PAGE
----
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AVIATION AFRICA: Better skies for Africa

Posted 4 March 2020 · Add Comment

Delivering a keynote at this year’s 5th Aviation Africa summit, Abderahmane Berthé, Secretary General AFRAA, stated that while Africa accounts for 16% of the world population, it only accounts for a small proportion of air traffic – just 3% of the global market. By Chloe Wilson.

 

Citing connectivity as one of the major challenges for Africa’s aviation industry Berthé said: “Currently 22% of Africans travelling between two cities on the continent are forced to travel through non-African hubs, often transferring in Europe or the Middle East. However, this situation can be reversed through network development and scheduled coordination at African hubs.”

 

With the African continent three times larger than Europe in terms of land mass and a population that’s 2.5 times bigger, Berthé added “air transport activity in Europe is 11 times higher than in Africa.” This he said was in part due to “the average air fare in Africa (including taxes) costing double the fares on equivalent distances travelled in Europe.” Subsequently “air transport is simply not affordable for many African citizens,” he added.

 

So, how do we achieve better skies for Africa? “It will require a massive transformation from stakeholders across the industry to push boundaries and think outside the box. With passenger numbers projected to double over the next 20 years, this growth will only be realised if the regulatory environment is conducive,” Berthé said.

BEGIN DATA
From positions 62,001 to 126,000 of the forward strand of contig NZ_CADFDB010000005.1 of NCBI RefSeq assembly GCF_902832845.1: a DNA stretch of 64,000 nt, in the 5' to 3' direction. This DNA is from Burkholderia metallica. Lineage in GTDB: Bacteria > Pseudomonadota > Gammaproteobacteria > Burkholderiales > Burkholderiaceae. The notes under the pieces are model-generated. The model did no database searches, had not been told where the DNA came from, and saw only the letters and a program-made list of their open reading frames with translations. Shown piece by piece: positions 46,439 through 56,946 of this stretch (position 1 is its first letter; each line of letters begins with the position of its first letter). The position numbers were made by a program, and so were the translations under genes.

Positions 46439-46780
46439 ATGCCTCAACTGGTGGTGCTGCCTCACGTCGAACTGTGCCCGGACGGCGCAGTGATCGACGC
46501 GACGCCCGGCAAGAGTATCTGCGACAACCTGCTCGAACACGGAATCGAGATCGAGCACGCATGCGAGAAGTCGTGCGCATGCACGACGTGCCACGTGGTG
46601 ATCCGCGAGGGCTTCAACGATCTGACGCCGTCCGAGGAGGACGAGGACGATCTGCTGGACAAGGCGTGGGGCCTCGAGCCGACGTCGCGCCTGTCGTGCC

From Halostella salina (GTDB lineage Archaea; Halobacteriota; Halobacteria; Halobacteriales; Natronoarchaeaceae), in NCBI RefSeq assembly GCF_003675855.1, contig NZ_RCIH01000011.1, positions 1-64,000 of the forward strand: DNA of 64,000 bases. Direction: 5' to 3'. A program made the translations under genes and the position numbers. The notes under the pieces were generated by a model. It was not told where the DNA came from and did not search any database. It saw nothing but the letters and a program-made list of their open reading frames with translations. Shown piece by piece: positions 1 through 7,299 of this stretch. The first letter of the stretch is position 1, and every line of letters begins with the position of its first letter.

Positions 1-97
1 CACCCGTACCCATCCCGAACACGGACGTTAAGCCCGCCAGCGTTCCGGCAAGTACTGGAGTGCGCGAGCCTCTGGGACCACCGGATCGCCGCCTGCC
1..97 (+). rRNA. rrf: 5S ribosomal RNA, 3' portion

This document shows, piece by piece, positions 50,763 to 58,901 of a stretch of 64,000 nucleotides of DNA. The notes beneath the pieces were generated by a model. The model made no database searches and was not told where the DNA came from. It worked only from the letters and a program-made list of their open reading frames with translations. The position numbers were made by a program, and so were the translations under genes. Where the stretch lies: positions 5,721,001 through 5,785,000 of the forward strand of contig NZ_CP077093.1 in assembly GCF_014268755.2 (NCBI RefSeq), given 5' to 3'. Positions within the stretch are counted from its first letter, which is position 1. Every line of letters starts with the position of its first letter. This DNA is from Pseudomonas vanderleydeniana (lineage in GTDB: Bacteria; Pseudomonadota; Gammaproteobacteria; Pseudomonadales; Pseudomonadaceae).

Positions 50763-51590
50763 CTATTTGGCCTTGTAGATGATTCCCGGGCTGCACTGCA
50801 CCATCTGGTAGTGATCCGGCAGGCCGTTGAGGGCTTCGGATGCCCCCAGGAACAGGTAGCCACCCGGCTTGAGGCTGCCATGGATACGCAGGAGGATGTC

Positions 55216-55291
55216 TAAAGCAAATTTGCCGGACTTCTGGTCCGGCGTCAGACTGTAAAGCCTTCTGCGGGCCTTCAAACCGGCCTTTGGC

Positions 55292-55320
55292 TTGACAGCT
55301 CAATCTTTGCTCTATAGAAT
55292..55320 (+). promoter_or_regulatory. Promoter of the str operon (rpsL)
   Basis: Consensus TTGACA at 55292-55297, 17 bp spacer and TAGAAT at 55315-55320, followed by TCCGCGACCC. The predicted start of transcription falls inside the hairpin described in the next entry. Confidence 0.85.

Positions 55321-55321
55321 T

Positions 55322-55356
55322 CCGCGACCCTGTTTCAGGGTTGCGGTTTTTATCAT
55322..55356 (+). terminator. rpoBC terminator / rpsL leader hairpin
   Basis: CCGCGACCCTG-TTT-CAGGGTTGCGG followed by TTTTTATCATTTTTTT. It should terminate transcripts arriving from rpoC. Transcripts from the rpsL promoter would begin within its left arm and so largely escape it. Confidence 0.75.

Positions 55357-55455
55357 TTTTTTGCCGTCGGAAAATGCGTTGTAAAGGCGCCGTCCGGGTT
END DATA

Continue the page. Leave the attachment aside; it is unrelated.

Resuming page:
“The implementation of SAATM will result in enhanced connectivity, and reduced journey times as well as lower airfares. Additionally, the African continental free trade agreement and the free movement protocol for people and goods will increase intra-African trade. New routes will emerge and connectivity will improve.”

 

Concluding his keynote, Berthé stated: “A successful and viable African aviation industry requires concerted efforts and collaboration from governments, regulatory authorities, airlines, airports, ANSPs, suppliers of aviation products and services and of course the passengers themselves.”

 

 

 

 

 

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